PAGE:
The problem with these restrictions is that they infantalize public dialogue to the level of the most thin skinned cry baby in the community.  Blasphemy laws are even worse because they can be misused.  For lightening the mood of this discussion Monty Python’s mockery of blasphemy laws in a Life of Brian is posted below:

 

 

In my opinion the American rule of free speech is something that should be a desirable goal.  It requires maturity on the part of society to take to heart the old nursery rhyme on Sticks and Stones.  But while I disagree with criminal liability for the speaker, I do not wish to absolve them of any criticism.  It is one thing to toss out a provocative hypothesis to advance a discussion.  It is another to throw a match on gasoline in the form of taunts, abuses and other offensive statements just to get a rise out of someone.  Most human beings engage in self-censorship from time to time as a basic element of good manners or the understanding that rights do not exist in a vacuum.  They co-exist with responsibility in creating the obligations of citizenship.  The American constitution (in contrast to the Indian constitution) does not explicitly spell them out, but they are implied in the desire to form a more perfect union.  By leaving it to implication they are relying on the judgment of the citizenry in deciding the narrow line between advancing public debate and tossing the match.

In my opinion the producers of the Islam bashing film and for that matter the Islamophobes who infest the right-wing commentariat do the latter.  So while the rest of us protect the rights of these bigots to speak, we should be free to condemn as harshly as possible the content and intent of the speech.

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Posted on 11-09-2012
Filed Under (Foreign Policy) by Rashtrakut

A mural in Corvallis, Oregon put up by a Taiwanese American businessman has drawn the ire of China.  It depicts “riot police beating Tibetan demonstrators, Buddhist monks setting themselves on fire to protest Chinese rule and images of Taiwan as a bulwark of freedom.” See the picture here. Consular officials contacted the mayor to express their displeasure at the mural.  The should have stopped there.  But perhaps used to pliant officialdom in other parts of the world (like in India when the visit of Chinese officials is a signal to sanitize New Delhi from those pesky pro-Tibet demonstrators), they went further and asked for help in getting this taken down because Tibet and Taiwan are internationally deemed parts of China (though Taiwan is not necessarily deemed part of the corporatist state in Beijing).  They received a helpful response from the mayor’s office that the first amendment prevented them from taking any action.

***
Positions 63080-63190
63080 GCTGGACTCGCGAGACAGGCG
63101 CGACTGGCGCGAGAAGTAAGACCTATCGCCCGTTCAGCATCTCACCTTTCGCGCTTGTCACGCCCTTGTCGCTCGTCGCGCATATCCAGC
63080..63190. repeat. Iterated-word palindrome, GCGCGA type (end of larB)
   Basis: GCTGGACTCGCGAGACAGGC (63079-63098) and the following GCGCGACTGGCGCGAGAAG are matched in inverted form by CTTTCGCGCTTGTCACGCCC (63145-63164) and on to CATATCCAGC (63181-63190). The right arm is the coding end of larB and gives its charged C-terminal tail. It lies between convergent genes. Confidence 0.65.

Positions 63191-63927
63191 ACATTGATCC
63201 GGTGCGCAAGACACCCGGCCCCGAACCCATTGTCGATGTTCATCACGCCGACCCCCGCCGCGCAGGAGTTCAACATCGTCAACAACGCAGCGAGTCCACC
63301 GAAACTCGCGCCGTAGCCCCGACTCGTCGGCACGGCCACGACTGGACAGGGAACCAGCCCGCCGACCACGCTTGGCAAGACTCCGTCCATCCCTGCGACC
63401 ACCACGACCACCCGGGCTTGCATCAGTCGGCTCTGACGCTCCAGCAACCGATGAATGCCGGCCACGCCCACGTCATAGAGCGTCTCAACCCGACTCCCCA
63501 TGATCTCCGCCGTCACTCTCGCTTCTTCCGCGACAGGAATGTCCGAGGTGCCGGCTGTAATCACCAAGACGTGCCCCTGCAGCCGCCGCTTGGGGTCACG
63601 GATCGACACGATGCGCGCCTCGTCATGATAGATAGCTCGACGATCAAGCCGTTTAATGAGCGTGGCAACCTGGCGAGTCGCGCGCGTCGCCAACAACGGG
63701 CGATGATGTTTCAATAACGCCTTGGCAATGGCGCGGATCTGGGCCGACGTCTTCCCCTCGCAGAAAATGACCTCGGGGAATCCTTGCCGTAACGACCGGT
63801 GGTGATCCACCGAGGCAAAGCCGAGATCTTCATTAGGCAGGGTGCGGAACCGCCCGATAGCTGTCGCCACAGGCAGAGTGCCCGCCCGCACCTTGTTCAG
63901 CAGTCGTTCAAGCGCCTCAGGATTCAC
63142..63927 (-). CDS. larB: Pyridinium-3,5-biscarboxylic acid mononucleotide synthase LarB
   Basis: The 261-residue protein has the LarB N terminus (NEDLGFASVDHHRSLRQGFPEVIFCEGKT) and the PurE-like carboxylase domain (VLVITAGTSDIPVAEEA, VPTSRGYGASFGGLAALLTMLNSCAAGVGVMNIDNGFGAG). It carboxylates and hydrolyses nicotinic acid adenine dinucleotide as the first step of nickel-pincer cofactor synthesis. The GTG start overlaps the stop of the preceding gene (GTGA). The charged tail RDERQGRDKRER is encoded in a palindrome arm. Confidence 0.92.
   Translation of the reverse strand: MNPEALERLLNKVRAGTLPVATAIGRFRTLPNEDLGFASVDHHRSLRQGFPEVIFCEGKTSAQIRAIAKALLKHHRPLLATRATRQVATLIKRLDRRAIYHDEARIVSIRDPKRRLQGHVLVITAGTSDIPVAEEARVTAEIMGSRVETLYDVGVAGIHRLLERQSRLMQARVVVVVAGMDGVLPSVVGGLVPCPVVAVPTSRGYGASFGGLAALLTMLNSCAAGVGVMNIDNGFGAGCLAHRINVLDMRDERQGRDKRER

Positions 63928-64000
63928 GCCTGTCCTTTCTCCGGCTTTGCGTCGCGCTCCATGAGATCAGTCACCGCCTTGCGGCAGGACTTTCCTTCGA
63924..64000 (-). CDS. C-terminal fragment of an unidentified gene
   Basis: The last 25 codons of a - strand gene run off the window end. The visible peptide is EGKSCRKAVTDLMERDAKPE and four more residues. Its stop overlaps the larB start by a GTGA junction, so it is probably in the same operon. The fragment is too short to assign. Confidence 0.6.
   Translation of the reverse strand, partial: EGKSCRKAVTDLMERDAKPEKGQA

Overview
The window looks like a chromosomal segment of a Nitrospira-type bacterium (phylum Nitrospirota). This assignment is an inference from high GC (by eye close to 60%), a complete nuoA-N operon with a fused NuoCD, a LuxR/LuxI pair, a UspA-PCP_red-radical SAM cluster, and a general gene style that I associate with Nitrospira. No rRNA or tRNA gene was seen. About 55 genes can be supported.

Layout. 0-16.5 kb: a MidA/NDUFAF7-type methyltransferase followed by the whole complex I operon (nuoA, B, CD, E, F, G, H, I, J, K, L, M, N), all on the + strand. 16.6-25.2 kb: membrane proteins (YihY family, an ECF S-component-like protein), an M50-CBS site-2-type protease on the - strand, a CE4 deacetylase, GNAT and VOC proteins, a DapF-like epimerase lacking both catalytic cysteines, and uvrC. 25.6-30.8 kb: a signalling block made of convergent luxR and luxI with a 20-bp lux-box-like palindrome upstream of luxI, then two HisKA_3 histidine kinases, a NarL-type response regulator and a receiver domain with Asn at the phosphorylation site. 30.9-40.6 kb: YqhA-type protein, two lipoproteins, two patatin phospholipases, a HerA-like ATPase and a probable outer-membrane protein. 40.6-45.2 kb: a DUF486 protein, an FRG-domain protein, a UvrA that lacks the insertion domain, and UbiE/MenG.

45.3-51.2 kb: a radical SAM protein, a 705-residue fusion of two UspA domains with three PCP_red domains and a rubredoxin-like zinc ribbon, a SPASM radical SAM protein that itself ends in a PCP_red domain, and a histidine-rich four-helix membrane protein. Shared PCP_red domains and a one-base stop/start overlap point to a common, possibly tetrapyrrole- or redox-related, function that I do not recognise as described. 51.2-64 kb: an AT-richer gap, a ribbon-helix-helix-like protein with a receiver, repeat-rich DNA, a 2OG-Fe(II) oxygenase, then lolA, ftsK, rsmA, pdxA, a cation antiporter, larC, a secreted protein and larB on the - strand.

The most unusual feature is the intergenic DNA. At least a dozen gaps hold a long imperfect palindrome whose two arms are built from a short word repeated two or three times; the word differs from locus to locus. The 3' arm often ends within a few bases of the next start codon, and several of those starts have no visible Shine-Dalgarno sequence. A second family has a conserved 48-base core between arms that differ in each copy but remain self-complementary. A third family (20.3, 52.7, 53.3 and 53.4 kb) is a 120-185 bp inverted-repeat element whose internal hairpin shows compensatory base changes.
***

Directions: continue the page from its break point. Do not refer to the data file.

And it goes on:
And then the silly consular officials went to Corvallis in person (something few people unaffiliated with Oregon State University or attending a sporting event typically do) to make the  case in person to protest “political propaganda.”  Gee whiz!!  What part of free speech and the First Amendment did you not understand.  Perhaps Baidu censors the definition of free speech and the First Amendment to the United States constitution.  But a quick Google search gives you the easily comprehensible this and this.  Now evidently the second meeting did not have any demands but perchance they were attempting the strategy in the video below:

 

 

Well suffice it say a doubling down with a strenuous objection does not trump the first amendment either.  Sadly, given its track record China could seek revenge in the form of petty retaliation against relatives of the offending businessman who make the mistake of travelling to China.  Such are the insecurities of rising superpowers.

 

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Posted on 10-09-2012
Filed Under (Current Affairs) by Rashtrakut

This weekend I posted about the travails of Aseem Trivedi, who is being accused of sedition for mocking venal India politicians who deserve to be mocked.  Trivedi’s alleged offense is mocking national symbols, the constitution etc.  However, a blog article I noticed right now made a very important point.  It notes that all Trivedi did was mock India’s Parliament in cartoon form.  India’s politicians have degraded the entity they shed crocodile tears far more grievously and far more frequently.